Let’s get one thing straight right off the bat, ladies: lifting weights is not going to make you bulky. Seriously. That’s a myth you can let go of right now. Unless you’re training and eating with the intention to pack on as much muscle as you can, strength training isn’t instantly going to make you look like the She Hulk. (Not that there’s anything wrong with that. She Hulk looks damn good.)
It’s easy to be intimidated by the weights section of your gym and stick to the familiarity and simplicity of the cardio machines, but if you’re looking to change the shape of your body, focusing on strictly losing weight might not be your best bet. But which type of workout should you focus on? Cardio fueled weight loss? Or heart pumping, muscle building strength training?
If you want the best results, you’re going to need some of both. Here are the ways weight loss and muscle gain can work together to give you a body that looks and feels exactly like you want it to.
Reaching and maintaining a healthy weight can have a host of health benefits. You know all about that, though. According to the Harvard T.H. Chan School of Public Health, keeping your weight within a healthy range can help lower the risk of heart disease, stroke, diabetes and high blood pressure. It can also knock down the risk of many different types of cancer.
Inversely, packing on the pounds can put you at a higher risk for all of these troublesome, often deadly conditions: cardiovascular disease, heart attack, stroke, diabetes, cancer, arthritis, gallstones, asthma, cataracts, infertility, snoring and sleep apnea. The T.H. Chan School claims that most adults between the ages of 18 and 49 gain a pound or two of weight every year.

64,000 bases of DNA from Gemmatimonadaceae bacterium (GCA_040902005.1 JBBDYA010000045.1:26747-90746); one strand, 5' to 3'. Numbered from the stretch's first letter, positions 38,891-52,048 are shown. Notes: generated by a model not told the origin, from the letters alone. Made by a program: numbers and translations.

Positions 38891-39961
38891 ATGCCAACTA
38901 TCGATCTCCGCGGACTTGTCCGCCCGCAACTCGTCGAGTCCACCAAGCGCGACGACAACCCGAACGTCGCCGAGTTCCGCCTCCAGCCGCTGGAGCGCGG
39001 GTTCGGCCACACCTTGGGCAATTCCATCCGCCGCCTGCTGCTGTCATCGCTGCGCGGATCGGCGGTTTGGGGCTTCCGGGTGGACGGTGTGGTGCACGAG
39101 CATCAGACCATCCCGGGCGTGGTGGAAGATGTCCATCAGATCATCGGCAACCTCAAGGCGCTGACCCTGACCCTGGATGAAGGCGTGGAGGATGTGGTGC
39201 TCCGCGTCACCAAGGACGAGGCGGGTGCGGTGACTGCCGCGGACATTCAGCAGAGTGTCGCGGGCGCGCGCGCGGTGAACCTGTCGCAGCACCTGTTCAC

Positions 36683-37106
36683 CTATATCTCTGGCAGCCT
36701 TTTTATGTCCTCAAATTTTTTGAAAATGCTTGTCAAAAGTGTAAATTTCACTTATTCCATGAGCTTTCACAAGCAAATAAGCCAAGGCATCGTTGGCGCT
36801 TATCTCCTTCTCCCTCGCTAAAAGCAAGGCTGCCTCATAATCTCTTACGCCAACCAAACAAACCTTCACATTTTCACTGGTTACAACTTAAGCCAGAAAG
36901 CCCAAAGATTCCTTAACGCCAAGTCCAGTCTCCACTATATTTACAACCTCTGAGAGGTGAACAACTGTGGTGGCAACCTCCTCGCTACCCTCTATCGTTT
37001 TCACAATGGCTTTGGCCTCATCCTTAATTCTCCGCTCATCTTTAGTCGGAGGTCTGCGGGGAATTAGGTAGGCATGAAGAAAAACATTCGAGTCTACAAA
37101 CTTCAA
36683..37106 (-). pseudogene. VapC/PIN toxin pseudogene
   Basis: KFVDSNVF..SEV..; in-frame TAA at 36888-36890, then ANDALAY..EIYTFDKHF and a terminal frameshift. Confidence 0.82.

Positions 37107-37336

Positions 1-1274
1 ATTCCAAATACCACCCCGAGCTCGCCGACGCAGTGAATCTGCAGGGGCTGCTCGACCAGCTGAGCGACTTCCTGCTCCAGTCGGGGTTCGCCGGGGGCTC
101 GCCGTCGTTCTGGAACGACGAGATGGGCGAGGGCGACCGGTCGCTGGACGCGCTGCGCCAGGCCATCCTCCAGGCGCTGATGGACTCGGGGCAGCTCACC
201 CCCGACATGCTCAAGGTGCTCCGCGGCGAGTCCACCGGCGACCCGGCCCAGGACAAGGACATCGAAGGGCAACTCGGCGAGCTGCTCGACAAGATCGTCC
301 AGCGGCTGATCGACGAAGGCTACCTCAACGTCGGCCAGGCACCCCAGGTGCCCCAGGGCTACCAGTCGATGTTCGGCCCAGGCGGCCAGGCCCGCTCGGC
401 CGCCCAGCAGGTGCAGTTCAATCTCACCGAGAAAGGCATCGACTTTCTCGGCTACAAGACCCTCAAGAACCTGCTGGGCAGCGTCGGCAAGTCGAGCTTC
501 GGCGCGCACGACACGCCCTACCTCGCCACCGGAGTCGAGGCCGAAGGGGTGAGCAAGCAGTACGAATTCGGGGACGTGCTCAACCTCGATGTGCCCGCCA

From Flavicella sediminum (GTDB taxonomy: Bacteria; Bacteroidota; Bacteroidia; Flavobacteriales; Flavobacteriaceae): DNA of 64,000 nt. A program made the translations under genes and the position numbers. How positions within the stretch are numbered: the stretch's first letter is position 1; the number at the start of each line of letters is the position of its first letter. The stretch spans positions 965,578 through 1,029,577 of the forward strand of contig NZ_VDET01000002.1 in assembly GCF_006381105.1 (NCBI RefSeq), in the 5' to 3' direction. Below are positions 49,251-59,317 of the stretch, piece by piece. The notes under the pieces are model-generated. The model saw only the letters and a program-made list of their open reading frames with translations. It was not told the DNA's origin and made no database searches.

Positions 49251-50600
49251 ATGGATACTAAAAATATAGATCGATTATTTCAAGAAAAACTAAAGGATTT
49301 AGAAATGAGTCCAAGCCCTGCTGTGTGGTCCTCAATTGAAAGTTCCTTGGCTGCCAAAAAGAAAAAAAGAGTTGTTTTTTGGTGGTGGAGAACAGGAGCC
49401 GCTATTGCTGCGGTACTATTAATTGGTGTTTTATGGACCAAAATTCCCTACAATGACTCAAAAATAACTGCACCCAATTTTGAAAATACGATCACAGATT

Since we know that the best way to lose fat is to burn calories, it can be assumed that the best way to burn calories is to do exercises that expend the most energy. A chart created by the Harvard Medical School compares the calories burned doing 30 minutes of dozens of different exercises, from gym activities to sports and the things we do every day. Which activities boasted the biggest burn? Cardio.
Running 7.5 miles at an eight-minute mile speed sloughed off 465 calories in a half hour for a person who weighs 155 pounds. Pumping away vigorously on a stationary bike burned 391, roller blading burned 260 and waltzing through your regular grocery shopping trip burned 130. General weight lifting? Well, that only burned 112 calories for a half hour of heavy lifting.
By that logic, the best way to stay on top of your weight and avoid all of the pitfalls of gaining is to plug away at cardio, burning the most calories you can, right? Not necessarily.
Enter: weight training. On the surface, it might seem like doing exercises to build strength isn’t as good as cardio for helping you achieve your health, fitness and physique goals. But that can be a little misleading. When you’re aiming to achieve a new level of fitness or change your weight, strength training can be integral to achieving your goals.